Questions About Supervolcanoes
What is a supervolcano?
The term "supervolcano" implies a volcanic center that has had an eruption of magnitude 8 on the Volcano Explosivity Index (VEI), meaning the measured deposits for that eruption is greater than 1,000 cubic kilometers (240 cubic miles). The VEI scale was created as a general measurement of the explosivity of an eruption. There are multiple characteristics used to give an eruption its VEI allowing for the classification of current and historic eruptions. The most common criteria are volume of ejecta (ash, pumice, lava) and column height. All VEI 8 eruptions occurred tens of thousands to millions of years ago making the volume of ejecta or deposits the best method for classification. An eruption is classified as a VEI 8 if the measured volume of deposits is greater than 1,000 cubic kilometers (240 cubic miles). Therefore a supervolcano is a volcano that at one point in time erupted more than 1,000 cubic kilometers of deposits. Yellowstone, like many other supervolcanoes, has also had much smaller eruptions. The cartoon shows a comparison of eruption sizes, including the three largest from Yellowstone. Click on the image for a more detailed description and larger view.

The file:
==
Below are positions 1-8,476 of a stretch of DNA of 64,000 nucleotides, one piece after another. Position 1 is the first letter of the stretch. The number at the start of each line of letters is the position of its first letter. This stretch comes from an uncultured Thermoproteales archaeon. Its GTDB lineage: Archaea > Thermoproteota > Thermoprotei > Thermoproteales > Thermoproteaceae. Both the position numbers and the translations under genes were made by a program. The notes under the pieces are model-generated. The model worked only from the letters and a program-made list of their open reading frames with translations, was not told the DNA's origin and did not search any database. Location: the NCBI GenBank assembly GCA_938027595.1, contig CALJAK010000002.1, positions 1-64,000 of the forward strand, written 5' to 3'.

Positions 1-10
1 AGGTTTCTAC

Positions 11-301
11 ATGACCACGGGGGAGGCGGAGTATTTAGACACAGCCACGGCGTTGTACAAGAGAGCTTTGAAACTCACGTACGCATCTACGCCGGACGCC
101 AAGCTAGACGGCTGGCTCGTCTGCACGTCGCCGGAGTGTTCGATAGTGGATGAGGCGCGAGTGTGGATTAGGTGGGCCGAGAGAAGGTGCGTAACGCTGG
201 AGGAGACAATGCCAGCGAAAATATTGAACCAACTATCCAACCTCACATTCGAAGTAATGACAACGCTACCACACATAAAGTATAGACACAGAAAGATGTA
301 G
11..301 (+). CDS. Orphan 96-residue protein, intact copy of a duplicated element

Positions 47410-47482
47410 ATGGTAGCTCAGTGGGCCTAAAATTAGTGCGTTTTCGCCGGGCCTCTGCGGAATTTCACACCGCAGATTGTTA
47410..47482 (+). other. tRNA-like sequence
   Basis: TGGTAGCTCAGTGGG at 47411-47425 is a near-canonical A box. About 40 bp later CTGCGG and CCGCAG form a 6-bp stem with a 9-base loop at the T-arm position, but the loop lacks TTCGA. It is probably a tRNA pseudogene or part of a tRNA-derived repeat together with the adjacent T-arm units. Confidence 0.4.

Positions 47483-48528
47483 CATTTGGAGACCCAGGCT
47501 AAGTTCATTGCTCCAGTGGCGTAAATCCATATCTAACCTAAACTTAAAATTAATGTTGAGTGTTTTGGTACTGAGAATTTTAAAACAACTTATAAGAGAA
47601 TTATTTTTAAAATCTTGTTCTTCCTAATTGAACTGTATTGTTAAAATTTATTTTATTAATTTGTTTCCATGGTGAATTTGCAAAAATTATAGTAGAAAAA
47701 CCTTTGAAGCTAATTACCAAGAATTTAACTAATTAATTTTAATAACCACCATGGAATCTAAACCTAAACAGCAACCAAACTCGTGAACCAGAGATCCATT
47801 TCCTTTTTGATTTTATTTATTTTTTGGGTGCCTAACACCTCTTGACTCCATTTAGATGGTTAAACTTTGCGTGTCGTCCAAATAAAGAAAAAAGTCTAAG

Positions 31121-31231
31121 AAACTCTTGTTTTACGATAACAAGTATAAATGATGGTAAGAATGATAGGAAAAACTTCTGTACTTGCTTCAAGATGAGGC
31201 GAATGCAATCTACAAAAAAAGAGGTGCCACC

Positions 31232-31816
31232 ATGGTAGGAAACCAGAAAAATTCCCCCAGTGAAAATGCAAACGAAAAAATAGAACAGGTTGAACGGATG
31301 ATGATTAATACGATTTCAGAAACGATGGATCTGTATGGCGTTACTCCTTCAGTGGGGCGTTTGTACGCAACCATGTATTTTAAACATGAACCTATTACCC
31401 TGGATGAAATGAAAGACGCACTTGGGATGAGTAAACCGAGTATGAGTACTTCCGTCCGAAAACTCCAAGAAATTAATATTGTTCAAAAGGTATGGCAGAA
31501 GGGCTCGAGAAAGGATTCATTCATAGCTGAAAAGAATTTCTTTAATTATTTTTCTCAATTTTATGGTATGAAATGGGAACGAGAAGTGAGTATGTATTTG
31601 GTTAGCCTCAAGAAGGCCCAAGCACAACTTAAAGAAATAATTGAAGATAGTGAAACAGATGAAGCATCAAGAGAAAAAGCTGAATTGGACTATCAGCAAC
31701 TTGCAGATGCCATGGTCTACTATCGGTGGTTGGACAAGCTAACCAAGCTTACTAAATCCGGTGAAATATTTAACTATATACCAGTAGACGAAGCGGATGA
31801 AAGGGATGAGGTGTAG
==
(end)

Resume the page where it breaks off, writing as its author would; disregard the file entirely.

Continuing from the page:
What are some other examples of supervolcanoes?